Baseline Hearing Screens
A common argument we hear from those struggling to acknowledge their hearing loss is:
"If I had a hearing problem, my primary care physician would inform me."
This is not always true. Unless you exhibit hearing loss symptoms at your primary care provider’s office, it is doubtful that your doctor would know that you are suffering from hearing loss. You usually meet your doctor in a small enclosed space, one-on-one. There is no background noise that you have to contend with. Perhaps he or she is standing or sitting close enough to you. They look at you when they talk, and they speak loudly and clearly. Many people can hear well in this setting unless they have a very severe hearing loss.
That’s why it is difficult for your doctor tell when you might have hearing loss, and that’s why most people would benefit from one of our baseline hearing screenings.
What is a Baseline Hearing Screen?
A baseline hearing screen is a comprehensive hearing test that provides a reference point for further audiometric tests in the future. This is the audiogram against which all audiograms are measured, making it possible to assess whether your hearing has changed since the original hearing test was conducted. This baseline can be used to determine whether you started with a mild, moderate, or even severe hearing loss.
This is a great test to take early adulthood, ideally in your 20s or 30s. Hearing loss occurs gradually, so it is important to have a simple hearing test that you can refer to if you notice any changes.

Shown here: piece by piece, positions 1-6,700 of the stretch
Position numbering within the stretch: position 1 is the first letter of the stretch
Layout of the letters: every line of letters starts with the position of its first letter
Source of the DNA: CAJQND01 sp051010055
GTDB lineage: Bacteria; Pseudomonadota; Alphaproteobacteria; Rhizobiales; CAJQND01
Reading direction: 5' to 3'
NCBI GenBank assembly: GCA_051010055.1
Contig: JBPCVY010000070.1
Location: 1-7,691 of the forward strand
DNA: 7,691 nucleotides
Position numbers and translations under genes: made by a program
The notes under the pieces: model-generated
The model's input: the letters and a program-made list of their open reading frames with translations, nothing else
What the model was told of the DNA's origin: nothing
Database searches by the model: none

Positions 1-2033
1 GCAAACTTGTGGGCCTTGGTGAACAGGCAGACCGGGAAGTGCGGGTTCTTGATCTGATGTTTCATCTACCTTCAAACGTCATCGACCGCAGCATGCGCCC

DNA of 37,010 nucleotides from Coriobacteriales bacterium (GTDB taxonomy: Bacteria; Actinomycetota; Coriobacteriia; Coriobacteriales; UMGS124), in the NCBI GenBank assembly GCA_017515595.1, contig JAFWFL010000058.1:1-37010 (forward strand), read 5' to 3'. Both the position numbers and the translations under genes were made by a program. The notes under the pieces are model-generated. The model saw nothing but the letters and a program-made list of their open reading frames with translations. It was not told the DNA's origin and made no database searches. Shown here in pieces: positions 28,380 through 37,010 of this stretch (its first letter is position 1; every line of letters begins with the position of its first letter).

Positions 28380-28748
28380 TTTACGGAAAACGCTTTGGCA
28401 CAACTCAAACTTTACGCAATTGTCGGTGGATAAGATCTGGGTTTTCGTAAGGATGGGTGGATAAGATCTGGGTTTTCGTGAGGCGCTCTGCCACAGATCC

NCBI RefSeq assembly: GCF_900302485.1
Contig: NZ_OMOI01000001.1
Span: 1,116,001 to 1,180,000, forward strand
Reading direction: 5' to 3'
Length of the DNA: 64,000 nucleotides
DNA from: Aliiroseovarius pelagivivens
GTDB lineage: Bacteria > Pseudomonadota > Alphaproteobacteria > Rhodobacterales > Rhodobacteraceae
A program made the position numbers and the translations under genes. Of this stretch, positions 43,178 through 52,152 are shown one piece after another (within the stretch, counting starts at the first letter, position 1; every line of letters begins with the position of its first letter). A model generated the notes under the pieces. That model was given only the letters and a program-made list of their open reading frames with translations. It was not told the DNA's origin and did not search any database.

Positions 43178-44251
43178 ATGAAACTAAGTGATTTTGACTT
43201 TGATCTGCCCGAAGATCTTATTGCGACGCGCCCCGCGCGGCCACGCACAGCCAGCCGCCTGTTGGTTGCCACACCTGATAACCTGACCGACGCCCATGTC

Baseline Hearing Screens for Noisy Work Environments
If you are the employer of a company that operates in a noisy industry, these baseline tests may be legally required for your employees. To order to comply with the Occupational Safety and Health Administration (OSHA) standards for workplace hearing protection programs, all workers whose work environment subjects them to a noise level of 85 dB over an eight-hour span are required to complete a hearing test for the purpose of producing a specific audiogram.
The assessment is to be carried out at the employer's expense and must be carried out within the first six months of employment. The initial results are not all that important, rather it is the relative results over time that must be monitored as part of a hearing conservation program.
With a simple audiogram on record, the employee can have a test done annually. These regular hearing tests are then compared to the established baseline result, allowing the manager to take appropriate action when a change in hearing is observed. These adjustments are reported as a Standard Threshold Shift (STS).
Standard Threshold Shift
The Standard Threshold Change is a measurable shift in hearing relative to a baseline audiogram. OSHA describes a significant change as a shift of 10 dB or more at 2000, 3000 and 4000 Hz in any ear.
If a change is detected, follow-up action is needed by both the employer and the employee. The employer is obliged to inform the worker of the hearing change within 21 days and to refer them to an audiologist for follow-up care.
Benefits of Baseline Hearing Tests
Even if you're not working in a noisy environment, it's still a good idea to get one. Many people had would struggle to remember the last time they got their hearing tested. It's a smart idea to have your hearing tested once a year.
Whether hearing loss is acquired through work or leisure activities, the effects are the same. Hearing loss is frequently connected to feelings of social isolation, anxiety, depression, anger, fatigue, and even dementia. It's important to monitor your hearing so that you don't lose sight of any major changes to your hearing. This data can be used for an audiologist to most effectively treat your hearing loss in the future.
It takes an average of seven years for people to seek treatment for their hearing loss. In that time, a lot of precious hours connecting fully with friends, family members and workplace peers are lost. Be proactive with your hearing and schedule a baseline hearing screen with us today!